Saturday, March 29, 2014

-Boundary Waters Expedition Day #6

*The One Mile Day*

February 23, 2014:

            My biological clock has now taken effect after almost a week out here. 0600 give or take a minute or two and I'm wide awake. For at least another 15 minutes or so I lay there preparing myself for the sound my sleeping bags zipper makes, exposing my warm body to the bite of -20 degrees. 
My bed & Fire food
It doesn't take long to come to full consciousness.. Quickly I begin snapping sticks for a decent bundle to place in the stove and with a small piece of birch bark I've got instant flames. Within minutes as the tent warms I can no longer see my breath and it's a comfortable 70+ degrees. It's great not having to "pick out what your going to wear ." Every morning, in order: top base layer,  wool socks, wool pants, wool long sleeve shirt, suspenders, wind break parka, mukluks, gators, wool gloves and rabbit fur hat. Before packing, my frosty mummy bag must be dried out beside the molten hot steel box stove, personal gear is then ready and staged beside my toboggan. Following a bowl of hot oats and the disassembling of group gear, I pack both tents, a box of food and personal gear onto my sled. Everything is double checked, nothings left behind, give the fastening straps one last hard pull and off we go to experience yet another beautiful day.

         We bushwhacked and traversed 1 mile through the forest, breaking our own trail up steep elevation, fighting 4+ feet of snow and clearing debris to make way for our toboggans. As we skirted the banks of this beautiful river connecting the two lakes, I would sit on my gear from time to time for a moments rest. The sound of a free stone flowing river and it's constant babble is like getting lost in the flames of a flickering fire or consumed in the view from high peaks. It's always changing, never losing its magic, no one moment is the same as the next and you're completely in it. Natures television at its finest..
"Eventually, all things merge into one, and a river runs through it."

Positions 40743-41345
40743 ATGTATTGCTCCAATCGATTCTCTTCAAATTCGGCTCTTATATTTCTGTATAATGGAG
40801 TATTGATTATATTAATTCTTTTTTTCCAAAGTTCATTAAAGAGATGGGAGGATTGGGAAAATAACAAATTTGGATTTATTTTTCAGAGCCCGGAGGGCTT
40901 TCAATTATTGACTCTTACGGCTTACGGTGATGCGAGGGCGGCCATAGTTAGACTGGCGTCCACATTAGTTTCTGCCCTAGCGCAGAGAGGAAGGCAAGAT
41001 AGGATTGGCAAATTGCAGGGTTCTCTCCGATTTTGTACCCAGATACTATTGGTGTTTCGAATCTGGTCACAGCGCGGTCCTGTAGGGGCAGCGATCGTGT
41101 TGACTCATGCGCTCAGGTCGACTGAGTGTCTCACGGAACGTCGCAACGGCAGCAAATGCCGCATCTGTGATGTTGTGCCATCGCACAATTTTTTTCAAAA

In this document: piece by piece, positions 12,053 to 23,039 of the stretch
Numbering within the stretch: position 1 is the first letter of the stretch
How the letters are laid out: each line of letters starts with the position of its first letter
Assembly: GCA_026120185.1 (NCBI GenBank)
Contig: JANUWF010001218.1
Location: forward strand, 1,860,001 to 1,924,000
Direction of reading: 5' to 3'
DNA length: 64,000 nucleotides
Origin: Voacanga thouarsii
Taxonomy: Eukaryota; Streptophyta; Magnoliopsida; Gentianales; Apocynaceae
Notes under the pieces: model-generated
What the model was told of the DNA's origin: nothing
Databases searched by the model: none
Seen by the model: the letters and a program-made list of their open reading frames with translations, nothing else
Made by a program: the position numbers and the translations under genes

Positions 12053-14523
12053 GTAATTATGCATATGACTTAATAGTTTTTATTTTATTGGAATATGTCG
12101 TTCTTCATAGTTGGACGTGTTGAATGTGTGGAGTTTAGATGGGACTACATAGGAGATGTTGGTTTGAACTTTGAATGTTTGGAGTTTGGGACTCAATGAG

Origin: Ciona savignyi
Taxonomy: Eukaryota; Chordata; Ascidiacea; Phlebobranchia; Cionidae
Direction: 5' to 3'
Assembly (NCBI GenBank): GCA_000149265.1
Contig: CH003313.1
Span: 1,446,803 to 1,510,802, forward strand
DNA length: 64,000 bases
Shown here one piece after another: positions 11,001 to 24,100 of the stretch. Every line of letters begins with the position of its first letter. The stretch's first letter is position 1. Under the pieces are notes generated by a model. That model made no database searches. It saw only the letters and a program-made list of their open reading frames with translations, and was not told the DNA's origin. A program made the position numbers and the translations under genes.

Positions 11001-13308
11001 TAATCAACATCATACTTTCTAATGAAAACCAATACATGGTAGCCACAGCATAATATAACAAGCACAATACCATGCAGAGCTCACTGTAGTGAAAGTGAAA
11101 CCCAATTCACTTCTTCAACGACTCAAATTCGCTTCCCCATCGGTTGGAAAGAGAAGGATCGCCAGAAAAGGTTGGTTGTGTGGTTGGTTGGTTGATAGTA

We had thought we were free and clear of open waters and made our way back onto the ice to get around the last point of the inlet. Paul took lead with the ice chisel in hand, poking his way forward to make sure the ice was safe. No more than 100 yards along the narrow and just as Paul was rounding the point, he speared the ice to his left and the chisel broke through on impact. "Well, it's pretty thin here guys" he said. "No more than two inches." The shoreline was about six feet to his right so he turned and poked at the ice, once again busting right through. Shattering a good portion this time,
A very close call..
his right foot slowly began to sink.. "Paul, get out of there, back up towards us" I said. Almost in a whisper as if my voice would cause him to plunge in to the frigid waters. He inched his way backwards as the ice gave way. It was a tense moment for sure and an enormous sigh of relief when he was clear of the paper thin ice. "Better find another way" Paul said. We were all in agreement. Another hour went by as we packed yet another trail over land and onto the open terrain of Lake Jasper. We've only traveled one mile today and it's taken us a little over five hours (that's not a typo). Five hours to move A mile and we are too exhausted for this 20mph head wind, so the very first cove sheltered from the North would be our home for the night.

          To accompany our dinner, I made another cinnamon raisin bannock for the guys but this time it was topped with a heavy, melted chocolate drizzle. The drizz was created with hot water, whole powdered milk, chocolate bar chunks, cocoa mix and butter liquefied to perfection over the fire. Again, a complete experiment that turned out to be unbelievably tasty. What a delicious treat, we might as well be kings out here! The richest men in all the land... Goodnight.


  1. Whoa!!! What a day. Not a good day for Point man today. Very difficult, time consuming and tiring. Plus the thin ice to boot forcing a longer detour to get back on trail. Melted chocolate for drizzle? Such delicious wilderness cooking. Great taste overcomes my tastebuds. Beautiful post for such a challenging day. I loved it.

  2. I love the cold. What a refreshing sensation